Model Behavior

by Frank Roche on March 20, 2013

in Management

model airplanes[image source]

“Kids don’t have hobbies anymore. They don’t collect things,” said my hardware man. “The toy market dried up years ago. Used to be toys were from 0-to-17 years old. Now it’s 0-to-5. As soon as kids can play with a controller, they let someone else create their imagination for them.”

I used to build model airplanes when I was in my early teens. I was fascinated with the intricacies of the process. The gluing. The painting. The historical back stories that went with each plane. It’s a lost art now.

I was in Paoli Hardware — it’s in my little town and next door to the barbershop where I get all my local news — looking for a model vise.

“Haven’t had anyone ask for one of those in years and years,” said the manager.

He and I talked about the old days. We were nostalgic about model building. I told him that I’m renovating a vintage 1923 Remington 12 typewriter. I’m taking it apart piece-by-piece and needed a model vise to hold small parts while I clean and oil and wax them.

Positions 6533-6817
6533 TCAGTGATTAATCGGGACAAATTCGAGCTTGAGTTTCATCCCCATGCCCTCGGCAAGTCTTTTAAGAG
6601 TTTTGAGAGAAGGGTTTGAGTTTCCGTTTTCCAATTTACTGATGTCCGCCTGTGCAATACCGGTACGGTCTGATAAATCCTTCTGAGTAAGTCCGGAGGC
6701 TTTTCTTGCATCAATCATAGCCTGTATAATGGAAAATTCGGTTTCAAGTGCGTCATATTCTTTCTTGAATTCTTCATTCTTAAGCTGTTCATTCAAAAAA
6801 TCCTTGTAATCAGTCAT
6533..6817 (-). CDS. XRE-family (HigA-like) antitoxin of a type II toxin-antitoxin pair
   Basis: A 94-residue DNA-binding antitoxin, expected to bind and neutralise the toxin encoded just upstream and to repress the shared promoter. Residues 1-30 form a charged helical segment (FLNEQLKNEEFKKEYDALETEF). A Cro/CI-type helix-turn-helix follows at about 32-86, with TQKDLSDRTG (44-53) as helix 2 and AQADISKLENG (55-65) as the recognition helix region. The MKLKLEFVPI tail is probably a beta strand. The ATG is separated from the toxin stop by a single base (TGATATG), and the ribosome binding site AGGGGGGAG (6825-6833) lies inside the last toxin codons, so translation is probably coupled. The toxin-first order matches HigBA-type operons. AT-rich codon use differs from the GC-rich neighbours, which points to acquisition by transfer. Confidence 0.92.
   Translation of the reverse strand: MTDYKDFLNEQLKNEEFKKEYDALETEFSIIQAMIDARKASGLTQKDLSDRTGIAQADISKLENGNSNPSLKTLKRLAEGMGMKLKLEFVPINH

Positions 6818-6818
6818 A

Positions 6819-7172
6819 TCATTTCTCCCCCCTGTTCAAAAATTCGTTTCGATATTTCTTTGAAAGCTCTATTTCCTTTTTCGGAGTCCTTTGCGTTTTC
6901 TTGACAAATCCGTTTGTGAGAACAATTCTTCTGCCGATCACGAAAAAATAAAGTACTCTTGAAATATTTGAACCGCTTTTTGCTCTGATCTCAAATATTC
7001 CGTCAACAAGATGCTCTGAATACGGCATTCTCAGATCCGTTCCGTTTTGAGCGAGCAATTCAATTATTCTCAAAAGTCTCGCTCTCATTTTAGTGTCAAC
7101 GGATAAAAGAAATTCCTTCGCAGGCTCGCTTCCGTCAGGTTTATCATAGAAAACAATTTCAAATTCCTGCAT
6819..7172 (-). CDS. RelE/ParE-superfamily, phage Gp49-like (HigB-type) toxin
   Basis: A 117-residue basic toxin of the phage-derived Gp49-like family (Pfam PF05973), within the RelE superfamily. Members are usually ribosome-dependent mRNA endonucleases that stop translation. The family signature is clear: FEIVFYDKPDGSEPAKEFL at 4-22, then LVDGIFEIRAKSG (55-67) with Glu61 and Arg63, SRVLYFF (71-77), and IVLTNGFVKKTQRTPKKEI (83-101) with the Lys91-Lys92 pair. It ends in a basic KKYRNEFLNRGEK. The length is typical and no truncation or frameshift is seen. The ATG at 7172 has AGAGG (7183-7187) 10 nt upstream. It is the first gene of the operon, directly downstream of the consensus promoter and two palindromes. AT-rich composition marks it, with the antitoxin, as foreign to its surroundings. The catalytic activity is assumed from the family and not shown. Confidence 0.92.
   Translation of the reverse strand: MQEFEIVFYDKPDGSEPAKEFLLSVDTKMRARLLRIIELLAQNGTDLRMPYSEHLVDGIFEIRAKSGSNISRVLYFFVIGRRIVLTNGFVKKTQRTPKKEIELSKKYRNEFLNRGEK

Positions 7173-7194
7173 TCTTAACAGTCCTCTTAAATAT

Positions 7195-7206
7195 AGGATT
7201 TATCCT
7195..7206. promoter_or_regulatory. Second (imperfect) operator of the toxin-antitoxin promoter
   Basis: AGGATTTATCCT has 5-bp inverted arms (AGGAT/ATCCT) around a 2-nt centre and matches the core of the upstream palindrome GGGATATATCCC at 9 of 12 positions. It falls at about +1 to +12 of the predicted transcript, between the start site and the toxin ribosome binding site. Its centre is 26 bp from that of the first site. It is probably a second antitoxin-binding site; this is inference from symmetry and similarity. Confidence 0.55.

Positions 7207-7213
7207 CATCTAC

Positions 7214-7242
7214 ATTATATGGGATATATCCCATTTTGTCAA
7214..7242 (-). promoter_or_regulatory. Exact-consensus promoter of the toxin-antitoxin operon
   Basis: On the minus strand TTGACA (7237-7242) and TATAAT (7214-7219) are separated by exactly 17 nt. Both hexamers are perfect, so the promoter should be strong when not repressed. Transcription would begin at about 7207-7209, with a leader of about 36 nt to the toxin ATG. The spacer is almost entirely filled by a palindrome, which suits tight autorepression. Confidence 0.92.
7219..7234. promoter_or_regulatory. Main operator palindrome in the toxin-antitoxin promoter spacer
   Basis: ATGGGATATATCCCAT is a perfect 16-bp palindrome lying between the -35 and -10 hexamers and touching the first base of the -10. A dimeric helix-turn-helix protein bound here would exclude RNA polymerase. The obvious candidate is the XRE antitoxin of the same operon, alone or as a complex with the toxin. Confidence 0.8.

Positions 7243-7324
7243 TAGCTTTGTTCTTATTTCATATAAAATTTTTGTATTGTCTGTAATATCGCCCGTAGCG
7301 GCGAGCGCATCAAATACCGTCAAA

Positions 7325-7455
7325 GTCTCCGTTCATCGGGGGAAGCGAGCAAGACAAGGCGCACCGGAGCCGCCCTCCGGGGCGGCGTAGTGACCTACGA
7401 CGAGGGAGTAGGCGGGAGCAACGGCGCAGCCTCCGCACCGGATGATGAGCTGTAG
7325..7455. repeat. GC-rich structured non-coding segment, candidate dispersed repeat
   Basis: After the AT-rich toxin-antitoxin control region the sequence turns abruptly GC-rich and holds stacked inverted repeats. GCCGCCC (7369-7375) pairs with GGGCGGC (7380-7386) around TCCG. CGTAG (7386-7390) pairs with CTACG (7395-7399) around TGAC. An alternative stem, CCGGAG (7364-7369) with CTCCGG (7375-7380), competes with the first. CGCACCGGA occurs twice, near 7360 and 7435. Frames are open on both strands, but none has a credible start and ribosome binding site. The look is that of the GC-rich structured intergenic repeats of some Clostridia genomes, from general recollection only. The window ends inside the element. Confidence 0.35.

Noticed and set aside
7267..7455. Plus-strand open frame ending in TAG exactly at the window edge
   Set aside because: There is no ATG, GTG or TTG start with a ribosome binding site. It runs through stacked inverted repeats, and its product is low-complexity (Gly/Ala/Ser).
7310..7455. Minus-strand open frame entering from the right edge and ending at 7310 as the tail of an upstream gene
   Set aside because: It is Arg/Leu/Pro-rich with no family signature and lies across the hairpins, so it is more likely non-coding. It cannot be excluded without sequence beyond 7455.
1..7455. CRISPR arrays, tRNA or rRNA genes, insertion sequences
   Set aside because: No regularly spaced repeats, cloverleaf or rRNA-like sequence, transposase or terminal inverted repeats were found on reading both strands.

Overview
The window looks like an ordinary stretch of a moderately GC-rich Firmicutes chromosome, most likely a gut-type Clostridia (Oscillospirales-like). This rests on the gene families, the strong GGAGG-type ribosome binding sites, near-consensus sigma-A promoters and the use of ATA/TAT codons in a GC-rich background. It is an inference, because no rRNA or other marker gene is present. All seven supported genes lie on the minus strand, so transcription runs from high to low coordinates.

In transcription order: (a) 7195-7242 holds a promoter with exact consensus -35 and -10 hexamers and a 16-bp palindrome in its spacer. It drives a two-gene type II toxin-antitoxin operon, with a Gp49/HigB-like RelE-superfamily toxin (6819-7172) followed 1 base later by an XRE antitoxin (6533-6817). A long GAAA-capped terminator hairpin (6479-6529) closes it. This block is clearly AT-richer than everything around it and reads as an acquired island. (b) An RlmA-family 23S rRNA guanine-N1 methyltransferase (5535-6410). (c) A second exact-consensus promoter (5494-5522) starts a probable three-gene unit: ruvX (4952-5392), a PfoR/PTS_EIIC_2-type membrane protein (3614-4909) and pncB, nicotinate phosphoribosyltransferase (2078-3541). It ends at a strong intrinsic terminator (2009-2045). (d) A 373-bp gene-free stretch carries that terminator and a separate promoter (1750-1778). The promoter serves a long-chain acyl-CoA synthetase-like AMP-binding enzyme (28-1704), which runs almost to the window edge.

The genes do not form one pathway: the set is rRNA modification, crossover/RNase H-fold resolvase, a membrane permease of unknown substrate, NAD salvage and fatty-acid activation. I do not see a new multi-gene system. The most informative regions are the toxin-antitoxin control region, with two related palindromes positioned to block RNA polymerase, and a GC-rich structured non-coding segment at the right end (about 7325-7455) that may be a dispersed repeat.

“I don’t even know who makes those anymore,” said the hardware man. “My guess is Dremel if anyone. Let’s take a look.”

And so he spent 10 minutes looking online for a model vise that he wasn’t going to sell me. He found a couple of options, then said, “You could try Radio Shack. They might have something.”

You know what struck me? This was the real deal.

You can put people through all kinds of customer interaction training. You can write all kinds of HR policies. You can measure and critique and penalize people for their customer skills. Or you could teach them that building something takes time. Patience. Listening.

You could teach them model behavior.

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